On May 17, 2013, Jorge Rafael Videla, the Argentine soldier, dictator and genocidal who led the coup d’état that installed the last civic-military dictatorship in Argentina, was found dead sitting in the toilet of his cell. He was 87 years old. The last few days were different since he had had an accident in the Marcos Paz prison, where he was sentenced to a perpetual chain for his crimes against humanity, and had not received any type of medical assistance. He died of cardiorespiratory arrest.
A Catholic religious, Videla continued to pray the rosary every afternoon and received Communion every Sunday. He claimed that he slept very peacefully, without any remorse for the thousands of people who had been killed and disappeared during his dictatorship.” Let’s say that there were seven thousand and eight thousand people who had to die to win the war against subversion; we couldn’t shoot them. Nor could we bring them to justice,” he said cruelly in one of the nine interviews conducted by journalist Ceferino Reato between October 2011 and March 2012.The journalist said that during the interviews the dictator was very lucid and “narrated the events he had starred in as if they had been carried out by someone else, with striking precision and coldness,” and recalled that the dictator was physically deteriorated but aware of what he had done.
Even in his last years of life Videla said that he is not sorry for the more than 30,000 deaths, tortures and appropriations of children that are attributed to him, but on him he carried the burden of explaining to society what happened to the disappeared. ” I will tell you that in front of the disappeared in so far as this as such, it is an unknown, as long as it is disappeared it cannot have special treatment, because it has no entity. He is neither dead nor alive… is gone,” the then dictator pronounced in 1979 in the most cynical and perverse phrase that defined the bloody civic-military dictatorship. In February 2012, 33 years later, he gave an interview to the Spanish magazine Cambio 16, where he claimed responsibility for the dictatorship and maintained that the worst moment for the military “came with the Kirchners” who in “a spirit of absolute revenge”, promoted the reopening of trials for crimes against humanity.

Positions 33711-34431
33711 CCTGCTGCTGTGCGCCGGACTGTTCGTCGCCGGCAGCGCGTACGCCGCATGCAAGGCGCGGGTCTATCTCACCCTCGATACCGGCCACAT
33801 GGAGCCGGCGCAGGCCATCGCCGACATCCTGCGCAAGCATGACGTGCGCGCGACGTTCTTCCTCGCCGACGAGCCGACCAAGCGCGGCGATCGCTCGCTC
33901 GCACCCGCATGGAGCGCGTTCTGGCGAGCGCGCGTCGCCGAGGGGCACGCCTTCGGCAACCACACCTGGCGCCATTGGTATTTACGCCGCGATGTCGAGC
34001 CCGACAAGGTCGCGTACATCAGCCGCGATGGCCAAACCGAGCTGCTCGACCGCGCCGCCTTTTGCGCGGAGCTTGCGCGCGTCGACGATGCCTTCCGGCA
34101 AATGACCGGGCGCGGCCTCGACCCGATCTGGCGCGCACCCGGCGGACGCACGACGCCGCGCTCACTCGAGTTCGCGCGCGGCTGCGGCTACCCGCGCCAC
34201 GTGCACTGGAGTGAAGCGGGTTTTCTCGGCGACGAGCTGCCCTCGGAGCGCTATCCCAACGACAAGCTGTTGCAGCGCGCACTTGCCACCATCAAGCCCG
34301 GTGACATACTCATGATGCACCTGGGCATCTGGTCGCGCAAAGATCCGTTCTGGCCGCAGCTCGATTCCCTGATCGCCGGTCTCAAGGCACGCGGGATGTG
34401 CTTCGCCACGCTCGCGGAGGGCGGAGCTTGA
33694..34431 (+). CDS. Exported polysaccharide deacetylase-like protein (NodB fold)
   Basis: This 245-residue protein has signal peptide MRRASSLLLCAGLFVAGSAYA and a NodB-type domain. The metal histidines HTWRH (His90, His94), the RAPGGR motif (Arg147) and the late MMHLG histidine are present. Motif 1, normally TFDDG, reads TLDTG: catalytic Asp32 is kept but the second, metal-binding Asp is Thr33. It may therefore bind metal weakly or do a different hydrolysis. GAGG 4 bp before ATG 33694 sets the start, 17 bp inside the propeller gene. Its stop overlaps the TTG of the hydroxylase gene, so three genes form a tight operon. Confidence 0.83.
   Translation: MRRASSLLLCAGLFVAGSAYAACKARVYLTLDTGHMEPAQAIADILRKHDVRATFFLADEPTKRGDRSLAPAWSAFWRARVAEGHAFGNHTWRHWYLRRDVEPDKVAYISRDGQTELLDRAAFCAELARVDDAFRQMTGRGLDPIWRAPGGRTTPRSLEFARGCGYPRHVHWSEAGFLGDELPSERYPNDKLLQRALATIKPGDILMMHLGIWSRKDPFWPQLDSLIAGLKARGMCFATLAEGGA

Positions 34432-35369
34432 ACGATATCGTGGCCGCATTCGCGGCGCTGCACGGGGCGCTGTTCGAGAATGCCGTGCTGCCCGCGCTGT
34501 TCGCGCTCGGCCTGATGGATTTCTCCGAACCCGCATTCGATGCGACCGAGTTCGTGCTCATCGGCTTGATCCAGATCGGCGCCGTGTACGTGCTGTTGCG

Néstor Kirchner had Videla’s painting taken down at the Military College.
His statements provoked the repudiation of the entire Argentine political arc and human rights organizations. In June of that same year he was transferred from the military prison of Campo de Mayo to a common prison, the prison of Marcos Paz.Until the day of his death, Videla justified the state terrorism he imposed in Argentina during his dictatorship and never publicly regretted his crimes.
His burial provoked strong repudiations in his hometown, Mercedes, since after announcing that he would be buried there, both the neighbors themselves and also many human rights activists hung posters at the entrance to the cemetery with the names of the twenty-two disappeared that city had during the military regime he presided. Videla was already persona non grata in Mercedes: in 1998, the Deliberative Council unanimously voted on that declaration deeming him undesirable. He was eventually buried in secret in a cemetery in Pilar. A spokesman for the Army’s General Staff stated that he would not receive any military honors at his funeral for being dismissed from the Argentine Army.